#167 Edward McGee

Samuel Edward McGee (Abt. 1843-????), aka Charles A. Bernhard, Benjamin Earle, Edward Meyers, Edward Murphy

From Byrnes’s 1886 text:

DESCRIPTION. Thirty-nine years old in 1886. Southerner by birth. A baker by trade. Height, 5 feet 10 1/2 inches. Weight, 130 pounds. Tall, slim man. Brown hair, dark eyes, dark, sallow complexion. Has a coat-of-arms and sunburst in India ink on his right fore-arm. Dark mustache and chin whiskers; grows thin.

RECORD. Eddie McGee is one of the cleverest burglars, sneak thieves and pennyweight workers there is in the country. He is a partner of Johnny Curtin, alias Cunningham, alias Roberts (169), another daring and desperate thief. McGee is well known in all the principal cities of the United States, especially Chicago, Philadelphia (Pa.), New York and Boston, in all of which he is said to have been sent to prison.

McGee and Curtin were arrested in Philadelphia, Pa., for shoplifting, and sentenced to eighteen months each in the Eastern Penitentiary. When their time expired, on August 14, 1883, they were both arrested by New York officers, at the penitentiary gate, and brought to New York City, to answer an indictment charging them with the larceny of $1,200 worth of jewelry from Theodore Starr, a Fifth Avenue jeweler, in January, 1882. In this case there was no conviction.

Shortly after their release they went to England. Curtin was arrested there and sent to prison. McGee returned to America, and was arrested in Brooklyn, N.Y., on February 12, 1884, for burglary, and sentenced to five years and six months in the Kings County Penitentiary on April 16, 1884, under the name of B. C. Earl. McGee’s picture is an excellent one, taken in August, 1883.

From Byrnes’s 1895 text:

He went to Europe with Johnny Curtin (No. 169), one of the most expert jewelry and sneak thieves in the world. They were both arrested at Paris, France, in the spring of 1884, for a sneak robbery, and sentenced to four years imprisonment each. This was reduced for some cause, as they were at liberty on April 15, 1886.

He was arrested again at Hoboken, N.J., on June 11, 1888. He was charged in company of Billy Goodman, alias Gordon, alias Gardiner, with attempting to rob a show case in a jewelry store in that city of a handful of diamond rings. He was arrested on the spot. Goodman made his escape. He was arrested again in New York City on June 23, 1888, and delivered to the Hoboken authorities. For this Offense he and Goodman were sentenced to five (5) years each in Trenton, N.J., State Prison, and costs, on September 21, 1888. McGee gave the name of Chas. A. Bernard. Picture taken August, 1883.

There is a glaring inconsistency between the 1886 and 1895 editions of Byrnes’s book in their profiles of Eddie McGee: the 1886 edition states that McGee was arrested in Brooklyn in April, 1884; while the 1895 edition asserts that McGee went to Europe with John Curtin and was jailed there in the Spring of 1884.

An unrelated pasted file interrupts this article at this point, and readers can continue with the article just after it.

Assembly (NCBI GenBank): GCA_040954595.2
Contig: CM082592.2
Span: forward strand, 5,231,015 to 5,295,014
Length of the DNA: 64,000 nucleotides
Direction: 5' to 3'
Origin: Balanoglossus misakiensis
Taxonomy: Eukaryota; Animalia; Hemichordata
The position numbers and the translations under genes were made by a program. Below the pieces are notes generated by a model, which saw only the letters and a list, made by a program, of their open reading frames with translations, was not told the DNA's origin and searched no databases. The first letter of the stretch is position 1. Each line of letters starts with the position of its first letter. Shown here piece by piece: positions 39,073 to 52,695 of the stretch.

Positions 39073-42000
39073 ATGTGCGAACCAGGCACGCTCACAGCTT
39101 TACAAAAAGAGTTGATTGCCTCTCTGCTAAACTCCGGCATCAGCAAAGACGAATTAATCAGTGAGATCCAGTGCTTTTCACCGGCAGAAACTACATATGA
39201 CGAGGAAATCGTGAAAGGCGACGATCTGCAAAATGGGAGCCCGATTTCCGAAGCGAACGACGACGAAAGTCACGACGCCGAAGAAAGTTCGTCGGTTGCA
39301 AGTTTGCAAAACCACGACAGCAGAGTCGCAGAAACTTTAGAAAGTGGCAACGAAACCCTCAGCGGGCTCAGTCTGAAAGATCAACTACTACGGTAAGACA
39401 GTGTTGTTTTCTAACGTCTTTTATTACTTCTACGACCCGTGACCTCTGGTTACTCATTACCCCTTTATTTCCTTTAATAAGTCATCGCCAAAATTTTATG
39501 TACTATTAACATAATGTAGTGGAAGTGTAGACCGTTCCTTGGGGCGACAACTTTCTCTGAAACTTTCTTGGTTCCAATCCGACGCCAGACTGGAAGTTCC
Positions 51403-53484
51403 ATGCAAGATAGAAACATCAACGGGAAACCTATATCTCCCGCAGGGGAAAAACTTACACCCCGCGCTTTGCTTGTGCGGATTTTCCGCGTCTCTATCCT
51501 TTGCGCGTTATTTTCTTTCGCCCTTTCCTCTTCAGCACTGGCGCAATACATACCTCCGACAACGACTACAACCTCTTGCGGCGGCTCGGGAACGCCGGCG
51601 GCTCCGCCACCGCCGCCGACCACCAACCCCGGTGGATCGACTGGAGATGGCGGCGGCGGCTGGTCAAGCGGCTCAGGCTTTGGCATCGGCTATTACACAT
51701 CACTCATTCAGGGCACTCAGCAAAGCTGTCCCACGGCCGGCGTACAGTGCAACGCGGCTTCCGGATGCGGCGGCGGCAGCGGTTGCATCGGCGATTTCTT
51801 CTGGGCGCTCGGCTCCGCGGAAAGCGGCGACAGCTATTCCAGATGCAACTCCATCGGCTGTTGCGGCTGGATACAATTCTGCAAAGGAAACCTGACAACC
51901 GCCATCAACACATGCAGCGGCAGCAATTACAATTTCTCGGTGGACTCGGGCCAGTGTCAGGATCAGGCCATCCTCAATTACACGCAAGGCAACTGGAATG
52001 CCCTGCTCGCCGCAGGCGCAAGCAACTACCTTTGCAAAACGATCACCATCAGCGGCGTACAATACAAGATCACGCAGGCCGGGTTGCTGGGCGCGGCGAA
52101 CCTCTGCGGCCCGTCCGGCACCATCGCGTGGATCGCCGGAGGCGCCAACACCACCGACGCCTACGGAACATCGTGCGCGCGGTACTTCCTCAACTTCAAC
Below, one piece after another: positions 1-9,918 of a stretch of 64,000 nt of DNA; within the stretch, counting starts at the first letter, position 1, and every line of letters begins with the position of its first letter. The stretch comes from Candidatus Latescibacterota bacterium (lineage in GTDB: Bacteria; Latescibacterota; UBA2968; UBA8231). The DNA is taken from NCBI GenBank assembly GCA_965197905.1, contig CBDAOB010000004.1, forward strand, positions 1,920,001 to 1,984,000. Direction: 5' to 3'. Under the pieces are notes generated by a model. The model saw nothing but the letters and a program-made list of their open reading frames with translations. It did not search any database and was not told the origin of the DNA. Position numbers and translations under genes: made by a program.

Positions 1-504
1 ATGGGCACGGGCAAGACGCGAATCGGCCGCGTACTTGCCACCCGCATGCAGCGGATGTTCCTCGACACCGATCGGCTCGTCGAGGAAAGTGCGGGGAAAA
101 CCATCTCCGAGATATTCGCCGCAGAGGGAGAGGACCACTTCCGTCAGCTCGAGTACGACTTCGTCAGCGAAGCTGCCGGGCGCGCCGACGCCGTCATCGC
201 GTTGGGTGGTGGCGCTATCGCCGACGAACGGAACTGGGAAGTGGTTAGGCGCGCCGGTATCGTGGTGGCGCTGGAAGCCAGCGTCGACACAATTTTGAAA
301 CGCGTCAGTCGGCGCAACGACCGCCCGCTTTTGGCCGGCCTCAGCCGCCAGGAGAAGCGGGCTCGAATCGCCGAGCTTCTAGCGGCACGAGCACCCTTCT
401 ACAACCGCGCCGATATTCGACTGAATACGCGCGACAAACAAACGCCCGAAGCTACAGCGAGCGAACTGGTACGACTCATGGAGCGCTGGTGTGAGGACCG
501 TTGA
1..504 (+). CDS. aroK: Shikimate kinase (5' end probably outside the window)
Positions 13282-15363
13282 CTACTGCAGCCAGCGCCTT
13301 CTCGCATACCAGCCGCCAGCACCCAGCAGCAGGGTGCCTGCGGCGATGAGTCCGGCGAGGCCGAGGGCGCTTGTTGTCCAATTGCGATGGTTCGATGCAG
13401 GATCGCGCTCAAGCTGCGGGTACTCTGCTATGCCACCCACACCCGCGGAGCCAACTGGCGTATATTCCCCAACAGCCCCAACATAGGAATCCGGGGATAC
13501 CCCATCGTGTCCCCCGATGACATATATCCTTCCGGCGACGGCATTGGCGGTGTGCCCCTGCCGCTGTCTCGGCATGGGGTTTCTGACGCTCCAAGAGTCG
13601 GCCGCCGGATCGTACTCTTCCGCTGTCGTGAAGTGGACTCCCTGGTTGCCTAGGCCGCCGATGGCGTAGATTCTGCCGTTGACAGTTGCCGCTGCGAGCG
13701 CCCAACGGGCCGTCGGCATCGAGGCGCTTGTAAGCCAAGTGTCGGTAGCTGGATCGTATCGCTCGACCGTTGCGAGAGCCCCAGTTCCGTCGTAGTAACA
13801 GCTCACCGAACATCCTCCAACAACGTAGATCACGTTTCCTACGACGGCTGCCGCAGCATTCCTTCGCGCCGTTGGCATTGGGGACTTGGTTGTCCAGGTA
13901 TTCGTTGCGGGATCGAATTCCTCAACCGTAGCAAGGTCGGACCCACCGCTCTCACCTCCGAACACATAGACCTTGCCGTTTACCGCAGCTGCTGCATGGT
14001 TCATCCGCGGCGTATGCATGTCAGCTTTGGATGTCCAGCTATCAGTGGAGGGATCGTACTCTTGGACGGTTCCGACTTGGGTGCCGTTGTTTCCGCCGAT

Capture
Collection of Shayne Davidson

Given the grim predictability of McGee’s career, one almost wishes he might have at least known the variety of a Parisian prison. Sadly, it appears that his placement in Paris in 1884 is the error.

McGee was born as Samuel Edward McGee, son of a very successful Washington, D. C. baker, Samuel McGee, about 1843. Though it’s possible he saw service in the Civil War, most accounts suggest he only spent twenty out of his first fifty-two years out of prison. One of those terms was supposedly served at Joliet State Prison in Illinois, which was not a consequence of any of his known transgressions, from 1877 forward.

In June 1877, McGee and a partner, George Clarke alias Henry Miner, were captured in New York City with the proceeds of several house burglaries. They were sentenced in July to five years in Sing Sing; Both McGee and Clarke were described as “well-known burglars.”

No long after his release, in January 1882 McGee partnered with John Curtin on a robbery of diamond jewelry from the store of Theodore Starr in New York City. Before long, the same pair were caught picking pockets in Philadelphia, and both were sentenced to eighteen months in Eastern State Penitentiary. Inspector Byrnes suspected that they were responsible for the diamond robbery, and had a clerk from the store visit the Penitentiary to identify them. Upon their release from Eastern State, New York detectives arrested them and took them back to New York. They were tried in August 1883, but escaped conviction for lack of evidence.

If Eddie McGee then went to Europe with John Curtin, then McGee returned alone before April, 1884. That month he was caught fleeing a burglary scene by a Brooklyn police officer after a long foot chase, one in which McGee was seen flinging one tool after another into the streets. He was arrested as Benjamin Earle and sentenced to five and a half years in the Kings County Penitentiary.

He wasn’t free long before he was caught trying to rob a Hoboken jewelry store in June 1888. This episode cost McGee five years at the New Jersey State Prison in Trenton.

In May 1895, McGee was nabbed once again while stealing silk bundles from a New York store. He was returned to Sing Sing for two years and five months. He was barely out of prison before being caught with a partner, Martin McCloskey, stealing opera glasses worth $2000 from a Philadelphia optician. The two old burglars informed on each other, but did not improve their cases. They were both given three and a half years at Eastern State in January 1898.

Nothing more was heard of McGee after this prison term.

 

 

 

 

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